Human resource development is a crucial requirement not only to build up technical knowledge and capabilities, but also to create new values to help individuals and nations to cope with rapidly changing social, environmental, and development realities. Knowledge shared globally would assure greater mutual understanding and create willingness to share global resources equitably.
(World Commission on Environment and Development, Our Common Future, Oxford: The University Press, 1987)

Technology as a System
One of the paradoxes of our times is that the more we take technology for granted, the less we seem to understand it. One could argue that we are simultaneously technologically - skilled and technologically - illiterate. There is an urgent need to fill this gap which our educational system has failed to address. The impact of modern technological change in our lives is momentous. Most of us are aware of this in the "output" side, or receiving end. What we are most unaware of, however, is the overall process of technology generation, adaptation and its consequences, not as a physical creation of gadgets alone, but as a social process.
This requires a systemic as opposed to a piecemeal perspective. For a social perspective, technology can be viewed as an open system for problem-solving where the following five main elementsinteract :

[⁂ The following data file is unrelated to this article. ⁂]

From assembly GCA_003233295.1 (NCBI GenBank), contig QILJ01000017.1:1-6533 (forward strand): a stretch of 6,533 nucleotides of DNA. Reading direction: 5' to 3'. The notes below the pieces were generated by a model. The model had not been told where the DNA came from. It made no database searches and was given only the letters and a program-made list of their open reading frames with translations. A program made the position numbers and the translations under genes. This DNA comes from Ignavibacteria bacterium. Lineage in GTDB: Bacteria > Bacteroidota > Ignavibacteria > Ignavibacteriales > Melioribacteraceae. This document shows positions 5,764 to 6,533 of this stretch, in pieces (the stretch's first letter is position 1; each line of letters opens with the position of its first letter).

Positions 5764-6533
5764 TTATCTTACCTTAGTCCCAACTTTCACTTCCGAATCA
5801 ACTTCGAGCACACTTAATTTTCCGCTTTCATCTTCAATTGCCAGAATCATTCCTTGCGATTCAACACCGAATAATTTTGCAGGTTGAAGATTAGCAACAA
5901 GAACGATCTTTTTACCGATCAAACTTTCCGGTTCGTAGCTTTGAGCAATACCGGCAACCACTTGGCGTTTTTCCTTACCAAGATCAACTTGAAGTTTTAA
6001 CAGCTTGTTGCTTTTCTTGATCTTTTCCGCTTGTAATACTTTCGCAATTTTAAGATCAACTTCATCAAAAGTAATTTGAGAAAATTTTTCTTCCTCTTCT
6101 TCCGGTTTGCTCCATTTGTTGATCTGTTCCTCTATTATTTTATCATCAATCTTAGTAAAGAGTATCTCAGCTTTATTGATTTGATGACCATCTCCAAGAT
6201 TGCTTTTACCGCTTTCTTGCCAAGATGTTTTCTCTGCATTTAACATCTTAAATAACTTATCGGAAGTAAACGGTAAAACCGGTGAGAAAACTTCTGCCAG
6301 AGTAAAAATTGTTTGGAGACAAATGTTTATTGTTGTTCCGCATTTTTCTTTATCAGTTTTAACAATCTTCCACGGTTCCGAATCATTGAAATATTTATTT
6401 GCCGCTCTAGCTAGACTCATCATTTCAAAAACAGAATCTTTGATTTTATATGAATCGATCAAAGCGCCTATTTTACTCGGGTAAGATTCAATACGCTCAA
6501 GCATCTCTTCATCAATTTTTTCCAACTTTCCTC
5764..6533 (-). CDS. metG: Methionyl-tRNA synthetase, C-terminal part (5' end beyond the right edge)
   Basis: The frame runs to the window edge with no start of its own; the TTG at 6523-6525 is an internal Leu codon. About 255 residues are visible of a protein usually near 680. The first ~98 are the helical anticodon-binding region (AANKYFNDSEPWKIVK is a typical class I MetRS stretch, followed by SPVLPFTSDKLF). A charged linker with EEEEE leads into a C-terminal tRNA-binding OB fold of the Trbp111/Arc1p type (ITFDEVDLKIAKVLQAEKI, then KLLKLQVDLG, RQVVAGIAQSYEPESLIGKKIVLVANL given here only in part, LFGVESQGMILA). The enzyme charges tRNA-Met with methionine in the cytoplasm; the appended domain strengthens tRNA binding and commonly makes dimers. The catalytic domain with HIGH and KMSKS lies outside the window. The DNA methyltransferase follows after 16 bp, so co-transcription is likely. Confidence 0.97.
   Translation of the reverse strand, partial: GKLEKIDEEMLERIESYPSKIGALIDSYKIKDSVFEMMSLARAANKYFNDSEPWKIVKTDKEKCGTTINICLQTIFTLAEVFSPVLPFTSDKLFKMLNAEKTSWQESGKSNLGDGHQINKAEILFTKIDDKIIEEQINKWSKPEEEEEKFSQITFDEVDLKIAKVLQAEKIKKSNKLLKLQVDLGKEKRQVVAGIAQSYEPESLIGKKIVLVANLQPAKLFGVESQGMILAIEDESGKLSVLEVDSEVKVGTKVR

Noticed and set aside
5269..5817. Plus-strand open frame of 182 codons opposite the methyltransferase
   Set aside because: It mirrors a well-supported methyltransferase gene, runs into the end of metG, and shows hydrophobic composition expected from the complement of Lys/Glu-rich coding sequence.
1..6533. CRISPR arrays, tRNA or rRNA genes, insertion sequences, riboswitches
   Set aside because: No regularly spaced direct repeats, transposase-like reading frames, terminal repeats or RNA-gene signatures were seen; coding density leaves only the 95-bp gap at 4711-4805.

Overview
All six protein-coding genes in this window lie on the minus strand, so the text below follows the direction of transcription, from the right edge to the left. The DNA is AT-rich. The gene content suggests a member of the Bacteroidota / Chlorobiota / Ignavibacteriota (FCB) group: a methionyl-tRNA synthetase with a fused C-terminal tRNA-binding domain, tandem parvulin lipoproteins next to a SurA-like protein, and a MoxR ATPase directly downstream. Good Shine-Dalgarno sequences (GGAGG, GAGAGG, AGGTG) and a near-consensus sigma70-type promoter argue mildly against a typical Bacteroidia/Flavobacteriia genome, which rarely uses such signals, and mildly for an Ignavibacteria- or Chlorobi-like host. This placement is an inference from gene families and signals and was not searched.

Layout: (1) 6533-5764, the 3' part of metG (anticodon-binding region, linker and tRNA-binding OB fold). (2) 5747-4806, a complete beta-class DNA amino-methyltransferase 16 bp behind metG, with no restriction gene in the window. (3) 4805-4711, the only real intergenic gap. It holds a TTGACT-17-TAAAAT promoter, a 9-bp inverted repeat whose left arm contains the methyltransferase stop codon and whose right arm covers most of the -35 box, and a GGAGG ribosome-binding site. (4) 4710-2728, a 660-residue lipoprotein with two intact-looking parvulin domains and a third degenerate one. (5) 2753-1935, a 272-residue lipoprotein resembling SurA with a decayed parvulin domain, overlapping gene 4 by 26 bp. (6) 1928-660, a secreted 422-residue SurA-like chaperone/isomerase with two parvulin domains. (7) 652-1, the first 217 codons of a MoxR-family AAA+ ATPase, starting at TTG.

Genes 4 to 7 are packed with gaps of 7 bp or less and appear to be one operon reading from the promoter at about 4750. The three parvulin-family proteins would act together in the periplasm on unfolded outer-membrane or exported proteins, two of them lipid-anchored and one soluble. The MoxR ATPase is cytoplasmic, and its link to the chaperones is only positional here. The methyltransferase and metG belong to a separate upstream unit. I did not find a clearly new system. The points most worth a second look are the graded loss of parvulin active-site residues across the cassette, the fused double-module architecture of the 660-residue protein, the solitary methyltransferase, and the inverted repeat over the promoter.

1. a context of problems and circumstances which the technology addresses,
  2. a culture which gives meaning - purposes, feelings, cognitions and valuations - to such technological system,
  3. structures of groups and individuals with resources (tools), linked by networks of communications and charged with dealing with the problems affecting the system.
  4. a set of processes (procedures, practices and techniques) whereby groups and individuals attempt to solve problems, and
  5. effects or consequences of these actions upon the system.

From the above perspective, it is possible to argue that a technological system involves much more than know-how about tools. It encompasses as well the social structures and operations through which the tools (hardware) are utilized as well as the value assumptions pertaining to those activities. That is, behind any piece of "hardware" there is a complex set of "soft" social practices (or social technologies) which make up the less visible - yet critically important - human infrastructure upon which such technologies rest. A tool, gadget or artifact (for instance, an automobile) is a product of a technological process. It results from the combination of resources (e.g. iron, silica, hydrocarbons) transformed by other tools (e.g. machinery) used by operators (designers, engineers, workers) who posses skills, techniques or know-how. It operates in a physical and resource environment as well as in an economic, social, political and cultural set up (e.g. the factory, the enterprise, finance, regulations, etc.) which affect the extent, scope and purpose of its application. In fact, a technology involves a series of technological functions in which the above-mentioned tools, operators, resources and cultures are intertwined in complex organizational and social matrixes.